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Photographer Captures The Charred Landscapes Left In Wake Of La Tuna Fire

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The La Tuna fire that burned in the Verdugo Mountains in early September was massive in scope. It ultimately claimed 7,194 acres—several officials, including Mayor Eric Garcetti, said after the fire that it was the biggest in terms of burned acreage in the city’s history, reports the L.A. Times. The blaze shut down a section of the 210 Freeway, led to the evacuation of more than 700 residents during the height of the fire, and destroyed five properties in the process.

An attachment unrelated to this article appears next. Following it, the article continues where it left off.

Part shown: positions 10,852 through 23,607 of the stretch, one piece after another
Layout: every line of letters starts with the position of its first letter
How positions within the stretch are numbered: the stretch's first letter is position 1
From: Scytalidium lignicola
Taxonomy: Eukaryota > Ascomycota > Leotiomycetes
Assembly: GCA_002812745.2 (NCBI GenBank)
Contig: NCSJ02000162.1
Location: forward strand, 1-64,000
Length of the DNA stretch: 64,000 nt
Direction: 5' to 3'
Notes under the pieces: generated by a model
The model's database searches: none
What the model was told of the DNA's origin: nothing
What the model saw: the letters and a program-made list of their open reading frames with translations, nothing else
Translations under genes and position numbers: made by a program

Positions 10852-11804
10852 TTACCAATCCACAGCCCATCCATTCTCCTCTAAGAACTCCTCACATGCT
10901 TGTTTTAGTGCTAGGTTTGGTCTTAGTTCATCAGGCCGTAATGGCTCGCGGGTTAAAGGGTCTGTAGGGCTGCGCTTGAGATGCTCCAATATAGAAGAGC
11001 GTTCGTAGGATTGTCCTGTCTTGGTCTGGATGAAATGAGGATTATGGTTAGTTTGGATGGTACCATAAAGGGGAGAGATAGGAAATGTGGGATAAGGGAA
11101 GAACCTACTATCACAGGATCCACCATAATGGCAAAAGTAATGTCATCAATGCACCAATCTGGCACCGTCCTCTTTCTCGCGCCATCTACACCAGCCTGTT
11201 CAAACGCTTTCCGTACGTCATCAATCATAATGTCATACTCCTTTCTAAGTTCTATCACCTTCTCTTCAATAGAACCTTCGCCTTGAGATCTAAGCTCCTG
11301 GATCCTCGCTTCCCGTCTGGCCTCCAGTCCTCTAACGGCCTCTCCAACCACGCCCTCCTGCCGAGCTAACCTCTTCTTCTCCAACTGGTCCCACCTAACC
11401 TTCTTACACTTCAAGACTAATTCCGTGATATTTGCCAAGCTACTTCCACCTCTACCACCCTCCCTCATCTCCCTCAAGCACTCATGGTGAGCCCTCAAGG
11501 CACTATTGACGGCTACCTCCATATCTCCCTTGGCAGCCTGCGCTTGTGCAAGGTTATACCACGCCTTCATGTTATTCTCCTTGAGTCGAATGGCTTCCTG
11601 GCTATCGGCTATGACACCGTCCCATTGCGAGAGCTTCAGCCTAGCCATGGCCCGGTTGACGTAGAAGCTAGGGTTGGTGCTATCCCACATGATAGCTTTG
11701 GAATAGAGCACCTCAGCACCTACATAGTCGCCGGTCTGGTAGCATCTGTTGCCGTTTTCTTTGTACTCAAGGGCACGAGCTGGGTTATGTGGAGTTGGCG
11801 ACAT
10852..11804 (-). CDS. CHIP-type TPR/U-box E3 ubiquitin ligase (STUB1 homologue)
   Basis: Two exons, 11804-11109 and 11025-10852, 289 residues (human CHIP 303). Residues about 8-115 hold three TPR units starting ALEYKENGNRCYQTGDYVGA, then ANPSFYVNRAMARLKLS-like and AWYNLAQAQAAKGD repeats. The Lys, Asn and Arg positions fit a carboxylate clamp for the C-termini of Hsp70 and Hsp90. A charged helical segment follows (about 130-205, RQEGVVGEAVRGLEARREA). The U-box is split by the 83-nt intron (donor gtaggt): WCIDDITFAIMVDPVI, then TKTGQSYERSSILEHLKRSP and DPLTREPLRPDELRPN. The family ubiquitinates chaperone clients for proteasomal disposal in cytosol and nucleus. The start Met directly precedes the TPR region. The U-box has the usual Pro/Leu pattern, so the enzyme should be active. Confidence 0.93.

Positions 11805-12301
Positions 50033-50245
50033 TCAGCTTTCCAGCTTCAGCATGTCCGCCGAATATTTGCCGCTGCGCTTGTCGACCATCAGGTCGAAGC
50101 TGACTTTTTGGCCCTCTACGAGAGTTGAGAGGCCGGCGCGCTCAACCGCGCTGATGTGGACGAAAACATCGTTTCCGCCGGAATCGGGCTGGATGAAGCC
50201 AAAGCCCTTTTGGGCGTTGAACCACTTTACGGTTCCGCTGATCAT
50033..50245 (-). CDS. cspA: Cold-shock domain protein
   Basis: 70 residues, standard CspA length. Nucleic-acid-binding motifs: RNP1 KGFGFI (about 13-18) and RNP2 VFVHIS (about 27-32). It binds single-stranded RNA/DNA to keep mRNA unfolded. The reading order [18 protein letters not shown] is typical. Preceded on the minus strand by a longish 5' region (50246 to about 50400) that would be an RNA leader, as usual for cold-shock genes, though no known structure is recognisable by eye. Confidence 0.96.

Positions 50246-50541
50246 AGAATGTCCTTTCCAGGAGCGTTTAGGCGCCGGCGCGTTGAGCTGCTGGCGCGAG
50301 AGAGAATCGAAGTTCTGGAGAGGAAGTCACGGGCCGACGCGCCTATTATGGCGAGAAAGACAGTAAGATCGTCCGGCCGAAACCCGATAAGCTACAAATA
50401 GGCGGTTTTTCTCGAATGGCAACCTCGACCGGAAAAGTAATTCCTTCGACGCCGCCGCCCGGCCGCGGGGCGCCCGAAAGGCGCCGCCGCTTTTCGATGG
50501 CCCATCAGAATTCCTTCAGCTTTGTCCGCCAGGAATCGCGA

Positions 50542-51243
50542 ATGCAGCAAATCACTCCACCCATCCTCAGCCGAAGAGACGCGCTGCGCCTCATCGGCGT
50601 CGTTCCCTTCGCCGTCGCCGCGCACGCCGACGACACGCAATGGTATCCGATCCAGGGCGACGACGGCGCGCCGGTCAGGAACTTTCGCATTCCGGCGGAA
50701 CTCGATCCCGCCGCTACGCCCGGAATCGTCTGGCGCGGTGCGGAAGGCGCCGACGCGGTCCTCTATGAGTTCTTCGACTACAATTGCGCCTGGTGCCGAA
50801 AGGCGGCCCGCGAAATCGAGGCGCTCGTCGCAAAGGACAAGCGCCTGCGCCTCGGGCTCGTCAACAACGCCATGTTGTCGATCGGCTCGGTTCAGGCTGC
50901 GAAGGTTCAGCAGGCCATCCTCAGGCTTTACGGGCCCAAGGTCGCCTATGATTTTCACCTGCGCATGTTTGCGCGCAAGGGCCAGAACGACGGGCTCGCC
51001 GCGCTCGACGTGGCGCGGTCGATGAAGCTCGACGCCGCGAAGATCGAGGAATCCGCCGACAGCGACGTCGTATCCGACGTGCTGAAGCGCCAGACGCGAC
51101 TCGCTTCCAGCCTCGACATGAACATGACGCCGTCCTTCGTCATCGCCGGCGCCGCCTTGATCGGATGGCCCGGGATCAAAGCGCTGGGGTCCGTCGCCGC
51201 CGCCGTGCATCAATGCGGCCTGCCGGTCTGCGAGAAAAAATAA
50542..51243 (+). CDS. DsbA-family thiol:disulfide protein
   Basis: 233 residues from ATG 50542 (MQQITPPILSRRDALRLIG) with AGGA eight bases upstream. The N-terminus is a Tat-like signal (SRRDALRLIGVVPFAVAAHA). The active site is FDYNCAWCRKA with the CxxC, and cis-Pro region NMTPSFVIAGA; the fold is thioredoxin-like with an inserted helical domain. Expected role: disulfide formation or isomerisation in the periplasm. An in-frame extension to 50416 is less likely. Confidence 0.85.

Certainly, the scene of the aftermath was one of ruin and desolation. As shown in the photos above, the fire had turned the idyllic section of the mountains into a charred wasteland. Cars, gutted by the flames, sat like ancient monuments. Dead branches poked out of the ground like tentacles. At one of the ravaged properties, only the fireplace and chimney stand intact.

As our photographer noted from the scene (he'd gone just days after the fire was pronounced contained), the air was infused with a singed scent. Also, many of the trails were hard to navigate, as the fire had dislodged and spilled dirt onto the pathways. There were some anomalies, however—images that attested to hope. A cross perched on top of a hill had survived the blaze, and plants were growing anew at one of the properties, sprouting among the remains of burned vegetation.

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